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Banking on the River:
Economy Not Slowing Fort Worth Development
By SHELLEY KOFLER / KERA News
In a year when U.S. House Republicans have taken a pledge against earmarks, Senator John Cornyn is stepping forward to request $10 million in federal money for Fort Worth's Trinity Vision plan.
Congresswoman Kay Granger of Fort Worth has been the point person in Congress wrangling federal money for Trinity Vision - federal money that is crucial because it pays for more than half of the huge $909 million project. Although Granger has taken the no-earmark pledge, it appears Trinity Vision still has a shot at new federal money next year because of a request from Senator John Cornyn.
There are vocal opponents stirring the pot, however, who want public money out of the project. However, the Trinity Vision planners seem to have back-up plans in the event a source of money falls short, and they've found some creative ways to cut costs. Continuing KERA's series of special reports Banking on the River - An Update, Shelley Kofler takes a look at how Fort Worth plans to keep this project going despite the tough economy.
FORT WORTH - East of downtown, an earth mover lumbers down a steep slope into an earthen pit. It digs deeper into the hole, dumping shovels of dirt into a waiting truck.
Randall Howard won the contract to excavate this 100-acre site on the Trinity River near Gateway Park.
"Our project is to excavate out dirt where a large retention pond or lake will be built," Howard said.
Trinity Vision managers plan to reroute the river near downtown, creating two islands with valuable waterfront property for development. They said the project will protect the inner city from flooding by pushing excess water downstream, filling these retention ponds instead of neighborhoods.
Project employees could have dug the flood storage ponds themselves, but instead they're saving millions by giving Howard the dirt. He digs it, transports it and sells it to other contractors.
"The biggest part of the cost is the trucking - the moving the dirt," he said. "If they have to excavate and move off this whole site it could cost $8 to $10 million."
Saving money any time is good. Saving it in this economy is great.
The Trinity Vision project is funded entirely with public money, and most government bodies are struggling. The City of Fort Worth and Tarrant County together provide just four percent of the funding - and both face tight budgets. But they say they plan to meet their commitment to the project next year.
The federal government pays for more than half the project, and there's no guarantee Congress will grant any part of Senator Cornyn's request. But even if Washington doesn't give Trinity Vision a dime next year, executive director J.D. Granger said the project will be fine. Granger said the project has $40 million in unspent federal money to keep it on schedule.
"We can still move on for about the next two years, roughly, without a single change in our plans," he said.
Then there's the largest and most heavily scrutinized local funding source, the Tarrant Regional Water District. The district covers a third of Trinity Vision's costs through royalties from oil and gas wells on district land, and through a $230 million loan. Trinity Vision plans to repay the district loan with an increase in property tax money that will come as the project makes land around it more valuable.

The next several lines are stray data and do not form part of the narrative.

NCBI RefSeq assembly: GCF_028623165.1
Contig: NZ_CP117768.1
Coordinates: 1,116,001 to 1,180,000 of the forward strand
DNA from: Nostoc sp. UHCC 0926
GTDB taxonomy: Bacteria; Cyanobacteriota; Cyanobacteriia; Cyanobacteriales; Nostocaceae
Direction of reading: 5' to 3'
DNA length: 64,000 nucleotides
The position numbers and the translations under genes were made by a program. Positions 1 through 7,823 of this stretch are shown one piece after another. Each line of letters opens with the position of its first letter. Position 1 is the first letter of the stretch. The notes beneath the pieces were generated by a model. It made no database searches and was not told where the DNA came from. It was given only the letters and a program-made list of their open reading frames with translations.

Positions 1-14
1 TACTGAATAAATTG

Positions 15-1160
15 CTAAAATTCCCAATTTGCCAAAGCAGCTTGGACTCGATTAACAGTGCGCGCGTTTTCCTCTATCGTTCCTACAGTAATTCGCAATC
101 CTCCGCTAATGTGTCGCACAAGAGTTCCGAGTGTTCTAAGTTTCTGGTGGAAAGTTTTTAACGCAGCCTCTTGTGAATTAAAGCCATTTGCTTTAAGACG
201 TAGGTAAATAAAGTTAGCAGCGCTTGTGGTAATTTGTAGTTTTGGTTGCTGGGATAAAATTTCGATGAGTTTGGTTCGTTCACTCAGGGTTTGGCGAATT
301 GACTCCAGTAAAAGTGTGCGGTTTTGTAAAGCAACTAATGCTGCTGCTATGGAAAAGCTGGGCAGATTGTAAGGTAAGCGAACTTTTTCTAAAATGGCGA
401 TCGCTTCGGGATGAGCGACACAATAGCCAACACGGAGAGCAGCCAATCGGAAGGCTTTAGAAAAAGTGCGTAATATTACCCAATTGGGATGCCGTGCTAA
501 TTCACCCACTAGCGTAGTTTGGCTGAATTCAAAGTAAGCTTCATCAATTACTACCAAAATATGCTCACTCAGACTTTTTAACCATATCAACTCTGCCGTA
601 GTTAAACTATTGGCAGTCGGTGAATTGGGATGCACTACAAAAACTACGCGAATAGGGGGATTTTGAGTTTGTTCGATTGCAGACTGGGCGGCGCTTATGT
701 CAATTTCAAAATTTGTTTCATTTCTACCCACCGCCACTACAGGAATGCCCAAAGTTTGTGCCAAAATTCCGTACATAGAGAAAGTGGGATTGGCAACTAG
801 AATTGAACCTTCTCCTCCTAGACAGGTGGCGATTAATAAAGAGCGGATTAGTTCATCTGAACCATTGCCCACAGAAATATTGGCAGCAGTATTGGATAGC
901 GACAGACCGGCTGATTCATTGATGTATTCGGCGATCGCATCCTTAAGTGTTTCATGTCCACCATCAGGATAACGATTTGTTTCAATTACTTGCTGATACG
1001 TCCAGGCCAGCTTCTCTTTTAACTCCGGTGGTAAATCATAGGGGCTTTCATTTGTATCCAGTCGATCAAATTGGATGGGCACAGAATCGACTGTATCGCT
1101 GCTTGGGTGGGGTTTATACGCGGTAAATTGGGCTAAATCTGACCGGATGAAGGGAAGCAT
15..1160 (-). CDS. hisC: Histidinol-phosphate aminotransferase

The water district said it, too, is on target to make its contribution next year.
Meanwhile, two members of a local "tea party" group are running in the May 8 election for the water board, leading a campaign to remove vital water district money from the project.
At Republican clubs throughout Tarrant County, business owner and candidate Adrian Murray tells listeners Trinity Vision has caused the water district to drift from its main missions.
"I believe the water board's primary focus is water delivery and flood control," Murray said. "We've seen in recent years it's all about the Trinity River Vision and economic development. In terms of the uptown project, I believe it should be a matter of private enterprise."
Some in the audience nod their heads in agreement as the other candidate, meteorologist John Basham, claims the project actually creates flooding where none exists.
"They are going to cause a flooding issue by increasing the speed of the river, which is what you do by taking out the oxbow and by channeling it," Basham said. "So this economic development is actually causing the flooding."
"Despite what the critics say, the Army Corps of Engineers - who are flood control experts throughout the United States - has certified this as a flood control project," said Tarrant Regional Water District General Manager Jim Oliver.
Oliver said the Corps of Engineers told Fort Worth to either raise its levees 10 feet, or find another way to improve flood protection. He said project planners chose a path that goes beyond sterile walls that would have made the river harder to reach.
"The public doesn't just want to see an ugly flood control project," Oliver said. "They want to see something that integrates economic development and recreation and things like that."
Oliver believes opposition to the project is small, and little will change with the water board's May election.
Right now, it's full speed ahead. The dirt's flying, utility relocation is beginning and designs for the bypass channel continue. The construction of three new bridges is scheduled for next year.
KERA's 'Living With The Trinity'
Email Shelley Kofler
(This story originally aired on KERA-FM on April 15, 2010.)